Ventilator-associated injury (VAI) in chronic home mechanical ventilation: a project combining lab with clinics!

COPD Non-invasive ventilation

Dr. C.A. Brandsma
Prof. dr. M.L. Duiverman
Tji Gan

Nature of the research:
Combination of lab work and clinical research. A collaboration project between the department of pathology, pulmonary diseases/home mechanical ventilation/lung transplantation.

Fields of study:
pulmonology pathology

Background / introduction
Chronic Obstructive Pulmonary Disease (COPD) is a progressive inflammatory disease characterised by airway and lung parenchyma damage. With advanced disease, patients may develop chronic hypercapnic respiratory failure. At this stage, patients are severely disabled as they suffer from severe dyspnea with simple daily activities.

Home noninvasive (mask) ventilation with high-intensity ventilatory settings (HI-NIV) has been shown to be effective in these severe COPD patients. However, in patients being mechanically ventilated on the intensive care unit for diverse reasons, high-intensity ventilation, especially high tidal volumes, has been shown to result in ventilator associated lung and diaphragm injury. Whether this occurs in home high-intensity NIV, is completely unknown.
Research question / problem definition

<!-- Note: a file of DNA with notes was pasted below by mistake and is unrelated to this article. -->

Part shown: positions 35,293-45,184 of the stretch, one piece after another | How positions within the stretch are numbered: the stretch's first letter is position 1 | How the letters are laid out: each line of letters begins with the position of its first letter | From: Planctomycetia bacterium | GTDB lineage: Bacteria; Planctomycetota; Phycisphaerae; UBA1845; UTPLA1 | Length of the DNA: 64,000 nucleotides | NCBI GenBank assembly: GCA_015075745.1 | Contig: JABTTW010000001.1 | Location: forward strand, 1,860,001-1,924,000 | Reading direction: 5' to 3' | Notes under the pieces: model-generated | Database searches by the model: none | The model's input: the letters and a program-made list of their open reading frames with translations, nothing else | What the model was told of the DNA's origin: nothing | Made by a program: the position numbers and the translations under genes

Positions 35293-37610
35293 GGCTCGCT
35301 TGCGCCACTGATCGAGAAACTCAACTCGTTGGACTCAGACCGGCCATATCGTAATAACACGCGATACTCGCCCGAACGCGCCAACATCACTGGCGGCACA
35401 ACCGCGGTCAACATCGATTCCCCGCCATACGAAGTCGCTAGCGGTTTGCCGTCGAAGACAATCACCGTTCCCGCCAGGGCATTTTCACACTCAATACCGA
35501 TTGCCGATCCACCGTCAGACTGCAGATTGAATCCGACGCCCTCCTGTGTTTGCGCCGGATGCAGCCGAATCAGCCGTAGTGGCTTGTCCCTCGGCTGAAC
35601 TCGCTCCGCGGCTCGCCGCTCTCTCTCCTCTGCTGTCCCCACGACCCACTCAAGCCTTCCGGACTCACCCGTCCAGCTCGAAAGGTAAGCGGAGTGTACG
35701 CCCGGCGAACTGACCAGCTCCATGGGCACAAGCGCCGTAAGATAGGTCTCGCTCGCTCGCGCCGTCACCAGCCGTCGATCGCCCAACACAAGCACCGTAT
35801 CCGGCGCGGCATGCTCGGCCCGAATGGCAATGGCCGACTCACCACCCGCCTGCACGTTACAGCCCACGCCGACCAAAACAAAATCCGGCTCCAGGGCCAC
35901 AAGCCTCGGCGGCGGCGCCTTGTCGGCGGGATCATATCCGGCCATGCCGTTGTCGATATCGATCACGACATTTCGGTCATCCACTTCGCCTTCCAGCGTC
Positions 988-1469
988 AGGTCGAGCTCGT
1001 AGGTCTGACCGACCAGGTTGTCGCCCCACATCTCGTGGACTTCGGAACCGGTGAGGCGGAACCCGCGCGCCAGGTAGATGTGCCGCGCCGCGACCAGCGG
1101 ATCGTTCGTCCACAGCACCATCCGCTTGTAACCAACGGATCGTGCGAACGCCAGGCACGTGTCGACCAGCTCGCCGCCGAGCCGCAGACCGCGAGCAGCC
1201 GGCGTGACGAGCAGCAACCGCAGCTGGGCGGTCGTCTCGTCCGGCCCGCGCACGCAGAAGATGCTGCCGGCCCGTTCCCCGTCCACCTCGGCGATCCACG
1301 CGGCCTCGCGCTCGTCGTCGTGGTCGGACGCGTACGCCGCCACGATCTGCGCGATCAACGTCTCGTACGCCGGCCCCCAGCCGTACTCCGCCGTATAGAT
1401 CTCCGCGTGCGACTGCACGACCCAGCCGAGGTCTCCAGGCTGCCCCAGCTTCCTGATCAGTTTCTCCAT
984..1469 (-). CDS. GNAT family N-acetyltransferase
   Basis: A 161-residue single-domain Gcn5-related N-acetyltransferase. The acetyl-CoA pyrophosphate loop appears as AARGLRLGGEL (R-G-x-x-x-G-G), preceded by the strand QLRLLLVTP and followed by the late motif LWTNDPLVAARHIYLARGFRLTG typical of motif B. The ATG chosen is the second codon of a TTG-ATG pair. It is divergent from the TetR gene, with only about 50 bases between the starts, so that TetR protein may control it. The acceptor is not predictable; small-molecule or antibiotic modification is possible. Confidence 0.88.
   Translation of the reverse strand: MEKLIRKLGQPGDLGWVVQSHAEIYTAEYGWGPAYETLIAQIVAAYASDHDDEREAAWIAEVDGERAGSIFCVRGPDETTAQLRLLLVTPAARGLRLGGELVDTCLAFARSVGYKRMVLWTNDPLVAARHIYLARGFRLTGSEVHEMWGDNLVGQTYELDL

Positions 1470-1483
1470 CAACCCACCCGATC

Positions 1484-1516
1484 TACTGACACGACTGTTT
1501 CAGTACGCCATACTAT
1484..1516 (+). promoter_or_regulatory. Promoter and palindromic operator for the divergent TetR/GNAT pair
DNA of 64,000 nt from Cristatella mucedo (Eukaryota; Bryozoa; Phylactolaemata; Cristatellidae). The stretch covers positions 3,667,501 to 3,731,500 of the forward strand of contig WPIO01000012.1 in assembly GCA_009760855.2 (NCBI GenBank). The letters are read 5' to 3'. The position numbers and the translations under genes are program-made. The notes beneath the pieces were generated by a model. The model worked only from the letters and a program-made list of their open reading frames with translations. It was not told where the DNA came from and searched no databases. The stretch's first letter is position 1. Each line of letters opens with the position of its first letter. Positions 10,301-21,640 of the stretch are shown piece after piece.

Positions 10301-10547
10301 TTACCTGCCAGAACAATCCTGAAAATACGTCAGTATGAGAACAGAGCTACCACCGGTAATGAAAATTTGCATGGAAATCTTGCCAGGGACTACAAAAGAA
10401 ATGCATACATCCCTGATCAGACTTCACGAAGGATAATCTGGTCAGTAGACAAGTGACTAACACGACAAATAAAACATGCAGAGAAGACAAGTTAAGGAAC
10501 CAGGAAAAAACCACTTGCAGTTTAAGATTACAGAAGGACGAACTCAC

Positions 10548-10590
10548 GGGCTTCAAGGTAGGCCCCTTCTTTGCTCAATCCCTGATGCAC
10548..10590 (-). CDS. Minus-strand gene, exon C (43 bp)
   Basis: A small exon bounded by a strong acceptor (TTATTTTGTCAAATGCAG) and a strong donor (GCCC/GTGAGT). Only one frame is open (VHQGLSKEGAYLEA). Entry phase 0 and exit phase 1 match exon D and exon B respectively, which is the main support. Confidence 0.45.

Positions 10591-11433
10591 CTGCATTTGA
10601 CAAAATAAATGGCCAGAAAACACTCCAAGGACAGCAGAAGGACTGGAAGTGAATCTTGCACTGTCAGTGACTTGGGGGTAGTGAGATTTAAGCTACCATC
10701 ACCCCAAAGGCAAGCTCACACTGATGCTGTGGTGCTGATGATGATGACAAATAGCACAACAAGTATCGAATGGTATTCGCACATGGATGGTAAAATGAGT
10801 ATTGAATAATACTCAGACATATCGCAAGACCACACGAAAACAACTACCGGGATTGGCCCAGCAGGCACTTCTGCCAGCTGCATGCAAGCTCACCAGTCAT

The aims of the study are to get insight in the effects of long-term HI-NIV in severe COPD patients on the lungs; i.e. alveolar structure and damage and inflammation: and clinical outcomes after lung transplantation.
We will perform this studie by comparing the lungs of patients that were lung transplantated, as the explanted lungs are available. We will compare a group of patients that received NIV prior to lng transplantation with a group of patients who did not receive NIV.
There are 2 different work packages, which can be done seperately or both, depending on availabitity of the student.
First, the student will investigate in the lung pathology lab changes in the alveolar basal membrane due to damage of the epithelial barrier. We will investigate both histopathological changes as well as influx of inflammatory cells.
Second, the student will investigate clinical outcomes from an existing database available at the department of pulmonary diseases. The student will gather additional data from the electronic patient system.
Curley GF, Laffey JG, Zhang H, Slutsky AS. Biotrauma and ventilator-induced lung injury: Clinical implications. Chest. 2016;150(5):1109-1117.

Halbertsma FJ, Vaneker M, Scheffer GJ, van der Hoeven JG. Cytokines and biotrauma in ventilator-induced lung injury: A critical review of the literature. Neth J Med. 2005;63(10):382-392.
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